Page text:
| France’s First Lady Bernadette Chirac (left) and Queen Rania of Jordan at the Elysee palace in Paris. (AFP)
Baghdad, Oct. 1 (Reuters): Police opened fire today to break up crowds of angry jobless Iraqis — including former soldiers — demonstrating in Baghdad and Mosul as frustration at the country’s economic woes boiled over.
In another of the virtually daily attacks on occupying forces, a female US soldier was killed and three of her colleagues were wounded by a bomb near a former palace of ousted leader Saddam Hussein used by the US military as an army base. The violence formed an uneasy backdrop to the start of the first school year since the fall of Saddam in April.
The occupying powers are keen to present the return to school as a step towards normal life, although many lack textbooks and equipment.
The volatility of post-war Iraq has helped keep the political spotlight on the decision by US President George W. Bush and British Prime Minister Tony Blair to go to war despite strong opposition from many countries, including traditional allies.
Opponents of the war have also called on the occupiers to hand power quickly to local leaders. In a small step towards the goal of self-rule, a committee of Iraqis tasked with presenting options on how a new constitution should be drawn up submitted its report to the US-appointed Governing Council.
The US soldier killed in Tikrit, Saddam’s hometown, was the 82nd to die from hostile fire since Bush declared major combat in Iraq over on May 1, Pentagon figures showed.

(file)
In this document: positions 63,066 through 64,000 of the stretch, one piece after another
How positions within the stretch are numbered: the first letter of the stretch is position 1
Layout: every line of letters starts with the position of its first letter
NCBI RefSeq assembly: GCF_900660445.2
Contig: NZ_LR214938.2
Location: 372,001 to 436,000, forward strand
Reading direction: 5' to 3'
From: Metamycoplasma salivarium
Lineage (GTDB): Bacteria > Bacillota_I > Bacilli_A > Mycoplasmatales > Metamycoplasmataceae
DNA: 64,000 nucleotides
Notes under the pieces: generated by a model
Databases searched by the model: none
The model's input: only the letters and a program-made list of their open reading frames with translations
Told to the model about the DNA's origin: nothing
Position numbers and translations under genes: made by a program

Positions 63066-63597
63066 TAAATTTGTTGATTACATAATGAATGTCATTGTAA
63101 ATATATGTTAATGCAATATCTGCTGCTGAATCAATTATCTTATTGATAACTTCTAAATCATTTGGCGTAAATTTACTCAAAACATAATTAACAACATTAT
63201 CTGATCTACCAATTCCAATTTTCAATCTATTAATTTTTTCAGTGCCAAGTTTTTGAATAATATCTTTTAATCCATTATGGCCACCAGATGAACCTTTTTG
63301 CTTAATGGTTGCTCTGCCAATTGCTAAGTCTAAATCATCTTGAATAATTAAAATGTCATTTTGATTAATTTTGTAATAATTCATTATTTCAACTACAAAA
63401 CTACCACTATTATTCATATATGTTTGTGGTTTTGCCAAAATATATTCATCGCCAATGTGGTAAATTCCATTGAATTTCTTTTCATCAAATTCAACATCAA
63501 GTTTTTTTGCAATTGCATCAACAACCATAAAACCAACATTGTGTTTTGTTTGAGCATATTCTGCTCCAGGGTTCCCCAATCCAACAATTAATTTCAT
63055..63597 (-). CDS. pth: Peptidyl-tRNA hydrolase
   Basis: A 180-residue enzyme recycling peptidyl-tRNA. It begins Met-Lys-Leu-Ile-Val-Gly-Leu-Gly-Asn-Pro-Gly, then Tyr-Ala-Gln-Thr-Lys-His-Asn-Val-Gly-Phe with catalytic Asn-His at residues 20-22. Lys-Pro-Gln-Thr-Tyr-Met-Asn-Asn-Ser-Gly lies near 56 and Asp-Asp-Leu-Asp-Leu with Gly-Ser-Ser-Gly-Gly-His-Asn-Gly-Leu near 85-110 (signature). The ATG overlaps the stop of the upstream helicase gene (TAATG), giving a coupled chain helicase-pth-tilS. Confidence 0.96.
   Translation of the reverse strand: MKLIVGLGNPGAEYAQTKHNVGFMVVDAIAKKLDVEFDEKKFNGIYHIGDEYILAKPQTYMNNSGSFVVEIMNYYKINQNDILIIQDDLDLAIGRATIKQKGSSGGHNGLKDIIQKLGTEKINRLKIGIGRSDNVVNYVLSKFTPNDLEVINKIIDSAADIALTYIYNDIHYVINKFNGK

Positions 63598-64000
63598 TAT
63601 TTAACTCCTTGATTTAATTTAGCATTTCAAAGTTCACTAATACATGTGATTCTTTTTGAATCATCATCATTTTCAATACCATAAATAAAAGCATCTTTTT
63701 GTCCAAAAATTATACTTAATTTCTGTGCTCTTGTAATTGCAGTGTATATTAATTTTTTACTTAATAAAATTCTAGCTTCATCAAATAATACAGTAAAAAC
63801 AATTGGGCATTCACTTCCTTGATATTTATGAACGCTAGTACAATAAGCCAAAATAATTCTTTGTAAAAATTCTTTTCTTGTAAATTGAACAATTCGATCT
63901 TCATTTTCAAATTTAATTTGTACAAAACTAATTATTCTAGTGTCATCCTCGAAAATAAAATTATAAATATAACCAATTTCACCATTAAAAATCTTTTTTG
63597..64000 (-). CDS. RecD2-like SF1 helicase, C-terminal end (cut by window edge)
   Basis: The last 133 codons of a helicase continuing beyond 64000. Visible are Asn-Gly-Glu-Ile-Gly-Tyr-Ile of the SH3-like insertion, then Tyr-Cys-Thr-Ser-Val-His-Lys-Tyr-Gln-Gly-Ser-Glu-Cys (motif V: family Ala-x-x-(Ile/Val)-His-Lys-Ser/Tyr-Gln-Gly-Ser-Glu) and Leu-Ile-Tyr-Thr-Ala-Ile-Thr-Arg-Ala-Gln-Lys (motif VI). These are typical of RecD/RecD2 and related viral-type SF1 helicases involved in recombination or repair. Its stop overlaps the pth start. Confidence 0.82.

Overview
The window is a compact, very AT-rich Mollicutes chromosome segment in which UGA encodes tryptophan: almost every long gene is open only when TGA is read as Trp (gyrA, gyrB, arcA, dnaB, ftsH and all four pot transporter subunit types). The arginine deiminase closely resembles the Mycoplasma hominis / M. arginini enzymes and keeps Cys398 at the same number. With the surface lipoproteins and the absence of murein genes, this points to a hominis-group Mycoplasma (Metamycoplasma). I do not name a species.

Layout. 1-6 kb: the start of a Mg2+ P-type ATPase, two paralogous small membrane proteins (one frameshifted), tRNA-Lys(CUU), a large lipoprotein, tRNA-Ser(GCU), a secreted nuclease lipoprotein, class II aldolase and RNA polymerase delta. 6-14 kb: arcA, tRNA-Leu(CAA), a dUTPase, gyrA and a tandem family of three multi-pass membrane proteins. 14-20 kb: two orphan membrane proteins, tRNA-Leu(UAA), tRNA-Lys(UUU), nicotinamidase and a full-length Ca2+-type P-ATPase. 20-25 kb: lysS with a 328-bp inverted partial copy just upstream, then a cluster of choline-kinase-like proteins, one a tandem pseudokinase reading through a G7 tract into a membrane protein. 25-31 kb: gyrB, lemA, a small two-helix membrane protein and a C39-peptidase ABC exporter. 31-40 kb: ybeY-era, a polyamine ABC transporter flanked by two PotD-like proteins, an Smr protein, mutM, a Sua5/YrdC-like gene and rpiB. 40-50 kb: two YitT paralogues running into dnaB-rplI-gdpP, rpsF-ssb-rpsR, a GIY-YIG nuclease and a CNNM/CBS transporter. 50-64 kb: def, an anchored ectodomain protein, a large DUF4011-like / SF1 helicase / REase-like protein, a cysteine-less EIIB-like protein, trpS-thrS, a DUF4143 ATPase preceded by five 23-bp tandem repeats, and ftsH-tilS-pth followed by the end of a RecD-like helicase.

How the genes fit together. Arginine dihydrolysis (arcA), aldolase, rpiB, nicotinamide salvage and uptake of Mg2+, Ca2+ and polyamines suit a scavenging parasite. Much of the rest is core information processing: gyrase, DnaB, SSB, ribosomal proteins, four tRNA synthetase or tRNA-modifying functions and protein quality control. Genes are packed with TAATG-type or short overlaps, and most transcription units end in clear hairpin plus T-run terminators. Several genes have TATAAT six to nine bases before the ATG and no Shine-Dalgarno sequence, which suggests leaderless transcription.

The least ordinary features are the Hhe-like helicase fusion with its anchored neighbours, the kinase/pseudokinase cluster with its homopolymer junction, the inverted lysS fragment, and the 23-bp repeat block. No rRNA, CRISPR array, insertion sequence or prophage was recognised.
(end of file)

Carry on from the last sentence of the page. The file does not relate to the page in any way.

The remote-controlled bomb exploded 300 metres from the base as a military convoy passed by, the army said.
In central Baghdad, dozens of protesters looking for work at a US-backed local security force hurled stones at the building. Flames and black smoke poured from a police car and a civilian vehicle while gunfire echoed around the area.
Members of a crowd of several thousand threw stones at an employment office in the northern city of Mosul. Some chanted support for Saddam.
“I need a salary now — I’ve been out of work since the war,” said Ayid Khalid, 24, a former builder in the northern city.
Police and security guards fired shots in the air and the crowd broke up. At the Baghdad protest near a hotel where Western reporters and other foreign workers are based, police fired automatic rifles and pistols as demonstrators took cover behind buildings. “We didn’t shoot at the beginning. We think this is a democracy and they can express their point of view. But then they started firing,” policeman Falah Hassan said.